Model of early manual fire engine, ca. 1680.

Made:
1680 in England
Model of early manual fire engine, ca. 1680. From a colour transparency in the Science Museum Photographic Archive.

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Model of early manual fire engine, ca. 1680. From a colour transparency in the Science Museum Photographic Archive.
Science Museum Group Collection
© The Board of Trustees of the Science Museum

Model of early manual fire engine, ca. 1680.

This is believed to be the earliest existing model of a fire engine. It was probably made by a seventeenth century fire engine maker to show to customers, as the provision of full-size handles would seem to indicate. The engine would be worked by a man on each side, pulling down on the handles alternately. The engine consists of two vertical pumps in a metal cistern mounted on a sled. The cistern had to be filled from water buckets. The pumps alternately force water into a large copper air vessel placed between them. When the water level rises above the outlet pipe going to the nozzle, the air is compressed and ejects the water in a continuous stream, an innovation of Hans Hautsch of Nuremberg in 1655.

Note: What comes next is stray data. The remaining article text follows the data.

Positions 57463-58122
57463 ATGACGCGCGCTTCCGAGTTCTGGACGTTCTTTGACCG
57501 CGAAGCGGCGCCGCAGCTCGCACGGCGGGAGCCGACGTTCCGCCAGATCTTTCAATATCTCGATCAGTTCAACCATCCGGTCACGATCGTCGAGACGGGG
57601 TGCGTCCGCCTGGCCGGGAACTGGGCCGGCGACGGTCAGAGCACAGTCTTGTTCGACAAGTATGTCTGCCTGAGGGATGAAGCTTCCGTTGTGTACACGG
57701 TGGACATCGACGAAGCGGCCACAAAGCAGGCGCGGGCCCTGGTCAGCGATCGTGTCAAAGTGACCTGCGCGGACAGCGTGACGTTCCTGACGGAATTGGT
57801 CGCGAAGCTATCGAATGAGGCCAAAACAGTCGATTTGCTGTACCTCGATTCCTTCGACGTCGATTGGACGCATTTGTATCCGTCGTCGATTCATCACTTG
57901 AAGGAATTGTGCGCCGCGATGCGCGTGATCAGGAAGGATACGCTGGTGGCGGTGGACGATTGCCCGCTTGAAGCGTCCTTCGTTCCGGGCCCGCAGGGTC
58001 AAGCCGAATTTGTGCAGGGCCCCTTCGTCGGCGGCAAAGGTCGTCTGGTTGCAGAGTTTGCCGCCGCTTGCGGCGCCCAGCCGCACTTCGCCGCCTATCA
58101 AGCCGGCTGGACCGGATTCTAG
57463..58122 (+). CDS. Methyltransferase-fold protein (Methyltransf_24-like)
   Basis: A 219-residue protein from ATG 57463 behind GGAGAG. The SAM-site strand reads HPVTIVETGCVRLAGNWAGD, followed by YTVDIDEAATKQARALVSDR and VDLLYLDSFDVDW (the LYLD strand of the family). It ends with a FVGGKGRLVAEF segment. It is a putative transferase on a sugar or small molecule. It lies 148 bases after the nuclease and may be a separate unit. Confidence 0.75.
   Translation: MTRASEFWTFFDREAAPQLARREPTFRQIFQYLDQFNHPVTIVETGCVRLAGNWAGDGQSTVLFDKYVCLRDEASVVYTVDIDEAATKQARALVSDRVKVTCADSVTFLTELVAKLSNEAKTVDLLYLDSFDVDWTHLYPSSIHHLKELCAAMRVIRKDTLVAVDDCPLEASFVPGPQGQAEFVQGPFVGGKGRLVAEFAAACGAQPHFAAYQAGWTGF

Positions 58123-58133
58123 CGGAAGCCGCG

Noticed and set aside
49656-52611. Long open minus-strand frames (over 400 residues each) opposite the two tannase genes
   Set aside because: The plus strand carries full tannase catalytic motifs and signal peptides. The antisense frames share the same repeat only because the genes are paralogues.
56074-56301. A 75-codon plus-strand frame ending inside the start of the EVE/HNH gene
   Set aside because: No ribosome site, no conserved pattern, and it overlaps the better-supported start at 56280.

Details

Category:
Firefighting
Object Number:
1948-337
Materials:
copper and metal
type:
models
credit:
G. Gabb